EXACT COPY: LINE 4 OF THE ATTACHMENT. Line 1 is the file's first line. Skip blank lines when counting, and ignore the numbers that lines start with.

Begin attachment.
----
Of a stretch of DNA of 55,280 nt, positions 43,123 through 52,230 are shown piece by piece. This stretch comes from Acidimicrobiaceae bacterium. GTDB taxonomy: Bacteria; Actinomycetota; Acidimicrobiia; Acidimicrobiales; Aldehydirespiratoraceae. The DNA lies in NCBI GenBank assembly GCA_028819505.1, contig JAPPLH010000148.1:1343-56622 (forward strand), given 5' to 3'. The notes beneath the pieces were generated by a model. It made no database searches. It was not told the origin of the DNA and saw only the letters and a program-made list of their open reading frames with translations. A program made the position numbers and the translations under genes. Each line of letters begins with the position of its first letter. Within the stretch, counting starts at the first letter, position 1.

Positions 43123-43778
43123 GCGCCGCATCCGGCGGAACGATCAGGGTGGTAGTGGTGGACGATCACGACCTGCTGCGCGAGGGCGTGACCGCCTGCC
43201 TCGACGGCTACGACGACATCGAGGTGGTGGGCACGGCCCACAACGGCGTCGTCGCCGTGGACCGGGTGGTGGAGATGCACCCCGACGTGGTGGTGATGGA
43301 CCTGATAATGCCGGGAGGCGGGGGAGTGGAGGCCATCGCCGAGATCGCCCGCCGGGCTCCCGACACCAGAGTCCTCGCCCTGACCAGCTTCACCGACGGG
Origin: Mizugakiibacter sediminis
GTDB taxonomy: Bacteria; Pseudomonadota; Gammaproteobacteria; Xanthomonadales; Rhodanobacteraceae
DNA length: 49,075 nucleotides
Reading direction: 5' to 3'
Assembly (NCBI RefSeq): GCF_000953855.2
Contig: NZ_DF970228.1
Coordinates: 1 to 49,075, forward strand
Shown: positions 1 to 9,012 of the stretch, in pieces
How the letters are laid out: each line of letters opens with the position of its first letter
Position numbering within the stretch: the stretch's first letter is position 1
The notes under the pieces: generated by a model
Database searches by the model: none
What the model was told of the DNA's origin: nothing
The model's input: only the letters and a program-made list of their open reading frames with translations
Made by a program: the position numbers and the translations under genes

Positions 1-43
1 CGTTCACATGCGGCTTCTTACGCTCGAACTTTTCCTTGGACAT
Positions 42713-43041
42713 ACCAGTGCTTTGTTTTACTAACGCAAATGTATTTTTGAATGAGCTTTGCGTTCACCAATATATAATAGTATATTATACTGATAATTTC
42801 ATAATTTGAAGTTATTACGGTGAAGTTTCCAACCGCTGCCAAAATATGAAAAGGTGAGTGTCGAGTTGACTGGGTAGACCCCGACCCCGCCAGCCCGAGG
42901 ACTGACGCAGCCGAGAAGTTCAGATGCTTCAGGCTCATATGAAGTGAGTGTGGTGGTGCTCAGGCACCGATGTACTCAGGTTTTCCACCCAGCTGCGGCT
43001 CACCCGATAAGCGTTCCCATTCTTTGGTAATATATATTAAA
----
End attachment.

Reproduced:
43201 TCGACGGCTACGACGACATCGAGGTGGTGGGCACGGCCCACAACGGCGTCGTCGCCGTGGACCGGGTGGTGGAGATGCACCCCGACGTGGTGGTGATGGA